Good Morning Glorious:
A Nelson Rocks Trip Report (11/11-12/00)
This past weekend, after nearly fifteen years of anticipation, I finally climbed Morning Glory (5.10c) at Nelson Rocks, WV. I first heard about this route when I went to climb Crescendo (5.10a) around 1986. For many years, it seemed that Crescendo was practically the only route frequently done at Nelson. At that time, someone mentioned another finger crack somewhere just to the right of Crescendo. These directions were pretty vague and I was unable to see any definite line through the center of the wall, although I climbed a pleasant 5.9 crack system at the very far right edge of the wall. So Morning Glory became a rather mysterious climbing goal of mine.
Whenever I met a climber with experience at Nelson, I would ask about Morning Glory. Usually, they did not know anything about the route or, like me, had just heard of it. A few times, I met someone who had done the route and they repeated the vague directions. They would usually flash a knowing smile and say that the route was really good. I wasn't sure what to make of this reaction but it further piqued my curiosity. On many occasions, I gazed at the wall from the ledge below and also from across the corridor while climbing on the 007 Wall. I identified three potential lines but I was never sure which one was correct. Finally, I pigeonholed Ed Begoon and extracted some useful information, albeit with the caveat that I should "put on my sniffin' shoes" when I did the route. He also said that it was fantastic and that he had done it several times. Hmmm, sounds good, I guess.
On Saturday, Jarek, Ken Haller, Langston and I met in Manassas, VA and drove to Nelson. It was cold and overcast when we arrived. Graham Dower and his friend Doug were already completing a particularly cold route on the Sport Wall. Fortunately, the sun came out soon and the temperature rose to a comfortable level. Jarek and Ken went to find a 5.7+ sport route but, instead, launched into a 5.12a/b, called The One Tree. Jarek subdued this route through creative means. I tried it on toprope but got nowhere at the crux. When I grew tired of swinging into the tree after every fall, we bailed to Oz, the aforementioned 5.7+ sport route. Ken led this enjoyable romp which Jarek and I followed. Jarek may have led it, too, but I don't remember. Next, I toproped a 5.11b called Shorty from the Oz anchors. It has three bolts but no anchor since its belay tree fell off the cliff. Without an anchor or any protection after the third bolt, it wouldn't be such a hot lead at this time. Jarek also got on this route.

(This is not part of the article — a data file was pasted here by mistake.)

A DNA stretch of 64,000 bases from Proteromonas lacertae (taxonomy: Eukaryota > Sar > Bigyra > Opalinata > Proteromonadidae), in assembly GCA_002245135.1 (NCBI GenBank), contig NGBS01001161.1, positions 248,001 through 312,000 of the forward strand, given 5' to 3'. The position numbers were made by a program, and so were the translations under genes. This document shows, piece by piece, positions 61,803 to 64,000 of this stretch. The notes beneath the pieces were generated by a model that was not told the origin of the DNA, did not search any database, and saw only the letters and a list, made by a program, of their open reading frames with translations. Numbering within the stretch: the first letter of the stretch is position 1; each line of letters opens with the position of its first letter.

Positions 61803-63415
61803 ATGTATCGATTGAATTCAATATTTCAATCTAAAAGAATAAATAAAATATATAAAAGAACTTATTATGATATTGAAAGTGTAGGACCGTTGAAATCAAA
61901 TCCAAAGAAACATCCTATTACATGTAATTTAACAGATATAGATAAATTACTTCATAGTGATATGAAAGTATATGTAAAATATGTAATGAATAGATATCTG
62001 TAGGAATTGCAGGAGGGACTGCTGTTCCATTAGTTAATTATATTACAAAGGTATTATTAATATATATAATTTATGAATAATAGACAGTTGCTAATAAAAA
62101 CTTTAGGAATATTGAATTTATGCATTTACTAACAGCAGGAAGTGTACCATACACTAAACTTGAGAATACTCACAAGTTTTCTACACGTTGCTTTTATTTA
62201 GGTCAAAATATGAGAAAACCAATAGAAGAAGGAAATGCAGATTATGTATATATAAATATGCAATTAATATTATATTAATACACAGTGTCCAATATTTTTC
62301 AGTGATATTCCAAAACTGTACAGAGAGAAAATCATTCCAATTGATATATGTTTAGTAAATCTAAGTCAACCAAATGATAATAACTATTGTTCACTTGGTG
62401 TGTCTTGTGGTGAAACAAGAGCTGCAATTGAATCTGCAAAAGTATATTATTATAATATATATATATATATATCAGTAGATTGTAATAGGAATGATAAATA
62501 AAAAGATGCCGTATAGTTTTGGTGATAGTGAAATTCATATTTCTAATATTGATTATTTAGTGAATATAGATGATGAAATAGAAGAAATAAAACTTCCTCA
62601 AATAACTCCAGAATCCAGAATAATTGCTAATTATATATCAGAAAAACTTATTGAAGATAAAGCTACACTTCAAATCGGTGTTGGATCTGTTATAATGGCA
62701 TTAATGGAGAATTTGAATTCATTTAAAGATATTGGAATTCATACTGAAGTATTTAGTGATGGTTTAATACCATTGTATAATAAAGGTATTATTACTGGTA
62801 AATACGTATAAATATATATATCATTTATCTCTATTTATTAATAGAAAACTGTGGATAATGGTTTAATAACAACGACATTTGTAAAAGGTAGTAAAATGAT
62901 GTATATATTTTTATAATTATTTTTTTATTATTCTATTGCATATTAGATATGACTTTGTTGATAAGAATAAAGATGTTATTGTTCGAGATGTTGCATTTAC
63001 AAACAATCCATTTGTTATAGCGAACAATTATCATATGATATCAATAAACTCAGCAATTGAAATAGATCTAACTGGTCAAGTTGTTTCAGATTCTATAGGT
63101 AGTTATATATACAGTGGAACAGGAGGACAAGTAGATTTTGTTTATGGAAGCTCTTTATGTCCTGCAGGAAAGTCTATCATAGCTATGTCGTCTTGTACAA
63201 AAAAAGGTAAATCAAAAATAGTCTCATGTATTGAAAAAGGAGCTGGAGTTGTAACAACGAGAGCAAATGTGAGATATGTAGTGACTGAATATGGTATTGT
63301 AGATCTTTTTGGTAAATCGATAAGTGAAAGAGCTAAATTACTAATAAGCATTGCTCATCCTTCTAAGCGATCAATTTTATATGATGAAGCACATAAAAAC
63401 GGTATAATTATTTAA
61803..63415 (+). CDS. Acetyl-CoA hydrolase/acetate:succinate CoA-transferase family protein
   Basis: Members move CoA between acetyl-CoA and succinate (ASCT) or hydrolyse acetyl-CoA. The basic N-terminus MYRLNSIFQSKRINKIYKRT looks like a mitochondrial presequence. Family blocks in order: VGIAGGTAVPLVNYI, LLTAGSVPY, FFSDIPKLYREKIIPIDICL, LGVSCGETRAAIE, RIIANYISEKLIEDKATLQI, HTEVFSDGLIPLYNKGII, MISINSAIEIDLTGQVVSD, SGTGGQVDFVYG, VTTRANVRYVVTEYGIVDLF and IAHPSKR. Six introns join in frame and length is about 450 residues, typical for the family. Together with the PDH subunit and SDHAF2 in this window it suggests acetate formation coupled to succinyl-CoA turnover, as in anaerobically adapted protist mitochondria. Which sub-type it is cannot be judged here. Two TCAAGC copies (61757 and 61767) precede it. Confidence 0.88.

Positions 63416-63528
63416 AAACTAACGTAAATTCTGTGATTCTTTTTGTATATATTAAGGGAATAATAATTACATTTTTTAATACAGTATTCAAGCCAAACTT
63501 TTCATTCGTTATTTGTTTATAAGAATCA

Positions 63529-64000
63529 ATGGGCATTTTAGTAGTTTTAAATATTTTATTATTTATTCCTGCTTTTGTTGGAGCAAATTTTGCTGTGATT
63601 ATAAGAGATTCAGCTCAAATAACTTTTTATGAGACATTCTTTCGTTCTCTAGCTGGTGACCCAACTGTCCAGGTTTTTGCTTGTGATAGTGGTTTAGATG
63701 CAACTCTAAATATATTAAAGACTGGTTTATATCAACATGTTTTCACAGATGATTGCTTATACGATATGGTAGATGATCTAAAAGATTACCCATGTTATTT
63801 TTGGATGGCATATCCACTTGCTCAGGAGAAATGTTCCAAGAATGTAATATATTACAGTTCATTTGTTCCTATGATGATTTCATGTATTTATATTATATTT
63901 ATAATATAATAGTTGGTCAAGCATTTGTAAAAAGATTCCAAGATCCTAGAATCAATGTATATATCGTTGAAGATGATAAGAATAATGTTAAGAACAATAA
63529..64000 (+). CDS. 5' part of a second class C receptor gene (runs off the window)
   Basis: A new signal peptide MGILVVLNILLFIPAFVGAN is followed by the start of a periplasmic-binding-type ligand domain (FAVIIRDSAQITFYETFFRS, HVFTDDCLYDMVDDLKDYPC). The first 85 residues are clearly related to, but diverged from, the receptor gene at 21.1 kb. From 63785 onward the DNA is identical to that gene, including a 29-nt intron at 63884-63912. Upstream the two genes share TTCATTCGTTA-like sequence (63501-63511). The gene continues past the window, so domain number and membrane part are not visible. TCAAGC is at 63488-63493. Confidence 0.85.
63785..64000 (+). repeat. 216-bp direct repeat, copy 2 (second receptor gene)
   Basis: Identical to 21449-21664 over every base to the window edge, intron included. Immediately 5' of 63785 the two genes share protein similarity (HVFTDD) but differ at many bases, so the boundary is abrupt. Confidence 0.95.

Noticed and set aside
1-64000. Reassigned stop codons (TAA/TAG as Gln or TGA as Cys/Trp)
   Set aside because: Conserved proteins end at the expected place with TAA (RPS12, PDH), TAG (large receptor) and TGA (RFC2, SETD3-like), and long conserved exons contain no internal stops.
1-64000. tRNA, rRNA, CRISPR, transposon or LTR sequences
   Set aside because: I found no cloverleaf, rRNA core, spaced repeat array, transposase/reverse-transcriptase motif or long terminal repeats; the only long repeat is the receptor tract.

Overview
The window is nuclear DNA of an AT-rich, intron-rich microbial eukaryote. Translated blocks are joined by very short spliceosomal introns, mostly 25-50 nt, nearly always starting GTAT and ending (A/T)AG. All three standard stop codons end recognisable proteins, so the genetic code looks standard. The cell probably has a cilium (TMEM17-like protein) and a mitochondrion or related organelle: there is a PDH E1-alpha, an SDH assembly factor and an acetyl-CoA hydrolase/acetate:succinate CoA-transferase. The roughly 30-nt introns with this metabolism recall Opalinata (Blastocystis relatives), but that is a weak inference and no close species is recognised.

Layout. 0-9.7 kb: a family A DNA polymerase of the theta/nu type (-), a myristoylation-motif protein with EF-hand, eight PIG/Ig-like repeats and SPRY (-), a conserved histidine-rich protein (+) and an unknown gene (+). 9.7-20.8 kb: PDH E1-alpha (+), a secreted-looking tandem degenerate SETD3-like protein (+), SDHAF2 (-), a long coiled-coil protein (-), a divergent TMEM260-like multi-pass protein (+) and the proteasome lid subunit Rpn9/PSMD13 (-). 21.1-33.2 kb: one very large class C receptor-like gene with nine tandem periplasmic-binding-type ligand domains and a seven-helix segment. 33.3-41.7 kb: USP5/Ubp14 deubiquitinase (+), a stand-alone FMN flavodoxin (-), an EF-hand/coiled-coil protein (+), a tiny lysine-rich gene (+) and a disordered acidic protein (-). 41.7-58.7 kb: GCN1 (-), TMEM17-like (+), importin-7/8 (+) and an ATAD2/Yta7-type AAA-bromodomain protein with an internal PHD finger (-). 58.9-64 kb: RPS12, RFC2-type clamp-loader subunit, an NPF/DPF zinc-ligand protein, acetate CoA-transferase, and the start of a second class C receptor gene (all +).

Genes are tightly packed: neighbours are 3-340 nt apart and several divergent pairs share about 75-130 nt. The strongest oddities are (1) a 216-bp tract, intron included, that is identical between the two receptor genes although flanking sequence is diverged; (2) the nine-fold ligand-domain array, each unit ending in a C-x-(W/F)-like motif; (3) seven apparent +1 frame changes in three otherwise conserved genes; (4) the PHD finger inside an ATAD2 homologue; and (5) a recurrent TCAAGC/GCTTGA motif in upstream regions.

While we were fooling around on the 5.12, Jack Staffa and his friend Pam cruised up the trail towards Sorry Howard (5.9, 165', 14 bolts, West Fin, East Face, several switchbacks above Stone Gallows, start at dead tree leaning against the wall, 1st bolt 15' or so up) which Jack led despite feeling under the weather. When they finished, Jack asked if I wanted a belay on something. Jarek and Ken were waiting for Frank Squillaro and Cali to finish the Foundation (5.10d) to take their turn. I realized that the time had come to try Morning Glory. We joined Graham and Doug on the East Fin. They had done One World (bolted 5.10) and the Foundation before moving to Crescendo. I have to apologize to Graham for underestimating the length of the runout from the end of One World to the anchor (single bolt!) on the Foundation. It's pretty far.